nutrients & agrichemicals (15)

16 May 2018

Where Do Nutrients Go When You Irrigate

Fernandez, Thomas R. (Michigan State University)

This article covers irrigation management with an emphasis on nutrient retention.  Prevent over-irrigation by understanding how water is held in containers.  There are many links provided to assist you in skillful irrigation management.

http://www.nurserymag.com/article/where-do-nutrients-go-when-you-irrigate/

15 May 2018

Removal of Paclobutrazol from Irrigation Water using Granular Activated Carbon

Grant, G.A., P. Fisher, J.E. Barret, and P.C. Wilson (University of Florida)

Paclobutrazol is a commonly used plant growth regulator for controlling plant height, which has biological activity in the parts per billion range and a half-life in water of over 6 months. Pesticides such as paclobutrazol have potential to accumulate in recaptured irrigation water over time. This recently published article outlines various experiments conducted at the University of Florida where irrigation water containing paclobutrazol was effectively removed using a laboratory-scale granular activated carbon (GAC) filtration system. There is potential that GAC can be used to remediate recaptured irrigation water for a range of agrichemicals relevant to the greenhouse and nursery industry.

https://link.springer.com/content/pdf/10.1007/s00271-018-0572-1.pdf

6 Feb 2018

Water Quality Quest

Majsztrik, J. and Sarah A. White (Clemson University)

Is my water clean enough or will it harm my plants? The question is simple the answer is not. Activated carbon and membrane filters are tools worth considering if you recycle water or have problems with water quality. If you recycle water, routinely spray PGRs, or non-target crops at your operation are stunted or deformed, you may have residual chemicals in your recycled water that could be reducing plant quality and thus hurting your bottom line. Learn more about these filters, and how to keep your plants safe from disease and chemicals that may be spread through recycled irrigation water.

http://magazine.nurserymag.com/article/september-2017/water-quality-quest.aspx

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Description of research activities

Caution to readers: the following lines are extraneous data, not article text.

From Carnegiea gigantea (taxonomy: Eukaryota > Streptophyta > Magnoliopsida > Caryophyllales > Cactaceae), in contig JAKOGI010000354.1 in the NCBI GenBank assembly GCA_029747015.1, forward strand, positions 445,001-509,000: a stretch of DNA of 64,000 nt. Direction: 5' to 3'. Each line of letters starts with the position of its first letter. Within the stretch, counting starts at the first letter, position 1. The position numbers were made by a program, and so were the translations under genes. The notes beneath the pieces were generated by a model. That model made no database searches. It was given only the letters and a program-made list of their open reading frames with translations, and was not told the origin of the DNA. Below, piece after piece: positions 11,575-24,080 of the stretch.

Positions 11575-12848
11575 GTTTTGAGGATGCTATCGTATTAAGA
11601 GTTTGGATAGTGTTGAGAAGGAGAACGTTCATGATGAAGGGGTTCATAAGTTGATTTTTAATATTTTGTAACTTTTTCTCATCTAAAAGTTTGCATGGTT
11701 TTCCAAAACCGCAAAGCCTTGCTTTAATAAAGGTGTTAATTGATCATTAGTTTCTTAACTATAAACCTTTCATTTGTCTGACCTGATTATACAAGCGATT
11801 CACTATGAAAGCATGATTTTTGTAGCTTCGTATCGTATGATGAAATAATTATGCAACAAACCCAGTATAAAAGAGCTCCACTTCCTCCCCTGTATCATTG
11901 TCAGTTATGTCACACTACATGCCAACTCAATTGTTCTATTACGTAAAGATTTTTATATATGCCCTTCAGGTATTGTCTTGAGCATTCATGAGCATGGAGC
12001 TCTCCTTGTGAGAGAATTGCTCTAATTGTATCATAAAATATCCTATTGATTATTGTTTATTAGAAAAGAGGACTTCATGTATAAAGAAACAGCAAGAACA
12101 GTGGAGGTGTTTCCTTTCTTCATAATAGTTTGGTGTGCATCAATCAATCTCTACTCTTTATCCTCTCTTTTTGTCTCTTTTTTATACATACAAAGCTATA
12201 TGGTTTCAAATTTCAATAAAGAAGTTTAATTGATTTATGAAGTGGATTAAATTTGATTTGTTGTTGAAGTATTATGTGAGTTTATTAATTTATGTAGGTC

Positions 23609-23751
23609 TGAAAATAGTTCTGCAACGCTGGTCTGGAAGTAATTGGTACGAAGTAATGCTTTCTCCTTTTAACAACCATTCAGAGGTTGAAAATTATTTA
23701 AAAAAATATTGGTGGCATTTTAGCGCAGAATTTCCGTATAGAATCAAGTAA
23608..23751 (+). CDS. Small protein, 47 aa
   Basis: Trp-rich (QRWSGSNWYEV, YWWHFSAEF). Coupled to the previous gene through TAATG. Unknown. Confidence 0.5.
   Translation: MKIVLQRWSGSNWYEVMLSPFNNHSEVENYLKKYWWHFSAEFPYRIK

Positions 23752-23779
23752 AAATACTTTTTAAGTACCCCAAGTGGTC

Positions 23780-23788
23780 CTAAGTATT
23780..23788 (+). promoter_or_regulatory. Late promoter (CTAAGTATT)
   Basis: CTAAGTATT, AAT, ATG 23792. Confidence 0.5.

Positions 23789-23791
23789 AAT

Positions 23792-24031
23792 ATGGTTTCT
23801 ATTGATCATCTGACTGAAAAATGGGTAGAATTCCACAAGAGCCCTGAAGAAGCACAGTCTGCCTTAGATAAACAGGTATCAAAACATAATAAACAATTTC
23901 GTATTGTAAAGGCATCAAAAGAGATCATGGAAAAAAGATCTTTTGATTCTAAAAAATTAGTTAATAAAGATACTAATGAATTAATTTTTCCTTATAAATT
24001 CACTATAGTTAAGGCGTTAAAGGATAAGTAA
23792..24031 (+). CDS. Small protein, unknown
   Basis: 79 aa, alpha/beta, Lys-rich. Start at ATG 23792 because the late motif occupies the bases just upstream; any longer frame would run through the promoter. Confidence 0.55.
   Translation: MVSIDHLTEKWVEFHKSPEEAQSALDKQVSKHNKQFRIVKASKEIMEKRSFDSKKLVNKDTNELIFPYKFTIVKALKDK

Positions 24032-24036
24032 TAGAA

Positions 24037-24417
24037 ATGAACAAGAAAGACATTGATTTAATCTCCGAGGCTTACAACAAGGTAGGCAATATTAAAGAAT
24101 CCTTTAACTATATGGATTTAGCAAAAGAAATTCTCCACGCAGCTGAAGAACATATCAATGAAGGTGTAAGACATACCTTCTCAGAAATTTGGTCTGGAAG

A national team of scientists is working to encourage use of alternative water resources by the nation’s billion-dollar nursery and floriculture industry has been awarded funds for the first year of an $8.7 million, five year US Department of Agriculture – National Institute of Food and Agriculture –Specialty Crop Research Initiative competitive grant.

The team will develop and apply systems-based solutions to assist grower decision making by providing science-based information to increase use of recycled water.  This award from the NIFA’s Specialty Crop Research Initiative is managed by Project Director Sarah White of Clemson University.  She leads a group of 21 scientists from nine U.S. institutions.

Entitled “Clean WateR3 - Reduce, Remediate, Recycle – Enhancing Alternative Water Resources Availability and Use to Increase Profitability in Specialty Crops”, the Clean WateR3 team will assist the grower decision-making process by providing science-based information on nutrient, pathogen, and pesticide fate in recycled water both before and after treatment, average cost and return-on investment of technologies examined, and model-derived, site specific recommendations for water management.  The trans-disciplinary Clean WateR3 team will develop these systems-based solutions by integrating sociological, economic, modeling, and biological data into a user-friendly decision-support system intended to inform and direct our stakeholders’ water management decision-making process.

The Clean WateR3 grant team is working with a stakeholder group of greenhouse and nursery growers throughout the United States.

For example, at the University of Florida graduate student George Grant is collecting data on removal of paclobutrazol, a highly persistent plant growth regulator chemical, from recirculated water using granular activated carbon (GAC) filters. This is being done in both research greenhouses and in a commercial site. The GAC filters can remove more than 90% of chemical residues, and are proving to be a cost-effective treatment method.

 

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